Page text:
I quickly learnt the benefit of a cheeky little whistle - curious little guys! Found this works with Fairywrens, Weebills and Brown Thornbills too! Handy when you don't have as a far reaching lens as you would wish to.
    Last edited by GorgeWalker; 17-05-2020 at 3:26pm.

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    I knew this would happen. I might have to take one of my discoveries back

    I played with using the shutter button for focus again. Combined with continuous focus mode.


    One thing I noticed. It made getting pictures of birds in flight a little less complicated. I had a flock of Pacific Black Ducks giving me a grand old show this morning and managed some acceptable shots this way.

    I may stick with shutter button focus for a bit and see - I’m wondering if it will help with some of my focusing issues (maybe pushing the back button is pushing me off target?)

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    Ausphotography irregular Mark L's Avatar
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    Quote Originally Posted by GorgeWalker View Post

    I may stick with shutter button focus for a bit and see - I’m wondering if it will help with some of my focusing issues (maybe pushing the back button is pushing me off target?)
    Using AI servo you just need to keep your thumb on the BBF button and it should track things okay.

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    Quote Originally Posted by Mark L View Post
    Using AI servo you just need to keep your thumb on the BBF button and it should track things okay.
    Yeah I'm just not sure what's going on... logically it shouldn't make a difference. But for some reason I feel like I'm "hitting the mark" more with the single button for focus and shutter.

    What advantage is there to BBF - as far as I have seen it is advantageous as I can either tap focus then compose the shot, release the shutter or be able to hold the button to continuously track. However - till now my learnings have seemed to indicate I'm always going to be using continuous focus, partocularly on birds. So why do I bother with dealing with an extra button (Honest question).

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    Member formerly known as : Lplates Glenda's Avatar
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    When birding, I prefer BBF as using the shutter button I sometimes accidentally depress it fully before I want to. For landscapes etc it enables me to more easily focus and recompose.
    Glenda



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    Made a revelation yesterday.

    Addressing chromatic aberration, particularly in Lightroom isn’t always as simple as checking a box.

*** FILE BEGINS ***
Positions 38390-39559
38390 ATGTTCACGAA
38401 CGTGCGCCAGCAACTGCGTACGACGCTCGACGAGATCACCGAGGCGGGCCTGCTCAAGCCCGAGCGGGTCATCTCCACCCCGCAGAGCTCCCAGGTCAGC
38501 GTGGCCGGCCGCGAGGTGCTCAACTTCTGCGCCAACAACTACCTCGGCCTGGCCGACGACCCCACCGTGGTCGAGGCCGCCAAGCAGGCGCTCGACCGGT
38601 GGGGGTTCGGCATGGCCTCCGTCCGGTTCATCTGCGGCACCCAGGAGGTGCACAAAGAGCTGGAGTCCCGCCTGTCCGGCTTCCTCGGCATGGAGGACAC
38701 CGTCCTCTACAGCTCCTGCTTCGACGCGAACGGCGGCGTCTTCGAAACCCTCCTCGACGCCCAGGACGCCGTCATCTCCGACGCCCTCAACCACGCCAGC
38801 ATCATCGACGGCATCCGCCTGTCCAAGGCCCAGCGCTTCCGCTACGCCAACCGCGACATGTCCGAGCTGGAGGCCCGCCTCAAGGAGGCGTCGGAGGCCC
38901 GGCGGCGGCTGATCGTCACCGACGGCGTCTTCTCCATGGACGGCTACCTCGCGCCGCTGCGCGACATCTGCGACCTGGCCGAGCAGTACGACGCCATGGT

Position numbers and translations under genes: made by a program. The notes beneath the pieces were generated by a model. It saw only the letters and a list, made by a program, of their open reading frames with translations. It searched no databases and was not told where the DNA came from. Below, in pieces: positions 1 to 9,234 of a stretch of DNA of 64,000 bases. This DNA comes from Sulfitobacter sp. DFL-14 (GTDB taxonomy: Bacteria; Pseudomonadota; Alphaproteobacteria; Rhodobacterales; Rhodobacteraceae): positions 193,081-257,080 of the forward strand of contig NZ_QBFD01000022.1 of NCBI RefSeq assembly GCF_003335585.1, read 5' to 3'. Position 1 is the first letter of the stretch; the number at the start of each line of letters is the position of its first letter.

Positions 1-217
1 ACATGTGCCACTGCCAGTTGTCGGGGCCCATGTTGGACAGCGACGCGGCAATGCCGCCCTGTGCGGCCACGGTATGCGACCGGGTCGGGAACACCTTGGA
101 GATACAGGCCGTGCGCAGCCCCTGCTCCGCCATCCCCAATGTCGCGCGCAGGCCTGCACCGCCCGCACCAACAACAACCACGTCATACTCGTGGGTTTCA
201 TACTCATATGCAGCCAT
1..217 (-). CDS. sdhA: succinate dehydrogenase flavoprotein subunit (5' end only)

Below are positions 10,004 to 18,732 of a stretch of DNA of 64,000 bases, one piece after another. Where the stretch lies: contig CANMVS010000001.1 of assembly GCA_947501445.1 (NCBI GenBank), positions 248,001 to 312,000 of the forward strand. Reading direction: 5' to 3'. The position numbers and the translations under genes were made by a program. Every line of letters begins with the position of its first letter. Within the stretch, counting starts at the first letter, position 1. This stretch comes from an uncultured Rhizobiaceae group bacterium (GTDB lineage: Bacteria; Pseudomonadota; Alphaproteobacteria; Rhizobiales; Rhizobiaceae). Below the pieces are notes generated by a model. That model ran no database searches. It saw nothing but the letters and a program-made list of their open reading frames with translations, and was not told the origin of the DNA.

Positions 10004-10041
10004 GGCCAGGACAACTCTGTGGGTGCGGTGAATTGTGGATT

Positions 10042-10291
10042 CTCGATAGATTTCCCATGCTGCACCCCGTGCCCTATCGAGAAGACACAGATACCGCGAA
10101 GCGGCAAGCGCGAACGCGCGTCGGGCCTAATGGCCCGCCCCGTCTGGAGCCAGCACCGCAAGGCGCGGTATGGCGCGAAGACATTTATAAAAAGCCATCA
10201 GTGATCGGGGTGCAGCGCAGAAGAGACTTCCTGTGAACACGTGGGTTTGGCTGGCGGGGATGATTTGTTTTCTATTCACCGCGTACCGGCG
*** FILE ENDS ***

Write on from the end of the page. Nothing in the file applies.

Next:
Discovered an extended menu where you can tweak those settings and even sample the worst of the CA in your image and LR will adjust accordingly!

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    Quote Originally Posted by Glenda View Post
    When birding, I prefer BBF as using the shutter button I sometimes accidentally depress it fully before I want to. For landscapes etc it enables me to more easily focus and recompose.
    I played with BBF again today. Perhaps it’s just me getting to know it all a bit better now but I didn’t find I had any more focusing problems as I did with using the shutter button

    This photography business is complex.
    - Brendan

    Nikon D3500
    NIKKOR AF-P DX 18-55mm f/3.5-5.6G VR
    NIKKOR AF-P DX 70-300mm f/4.5-6.3G ED VR
    SIGMA 150-600mm C

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    I'm taking something else back - I've been really bumping up the ISO to bring the shutter speeds up which hasn't resulted in the best images.

    I've been trying now to get a balance here rather than have one being more prominent than the other. Once I'm upwards of ISO 1000, thinks start to look like poo.

    I also played around with aperture priority again today. Starting to see why birders prefer this mode as I think I'm coming to the realisation that of the 3 variables in taking a photo, ISO can often have the biggest impact in image quality.

    Today was quote sunny so walked around fluctuating between ISO400-800 and let the shutter speed work itself out. Was quite happy with the way it worked out.

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    Arch-Σigmoid Ausphotography Regular ameerat42's Avatar
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    ^It's called building up your own experiences. Don't be surprised if you come to a quite
    different conclusion some time hence... - and then another

    Ie, beware of building up "rules" that may limit your photographic versatility.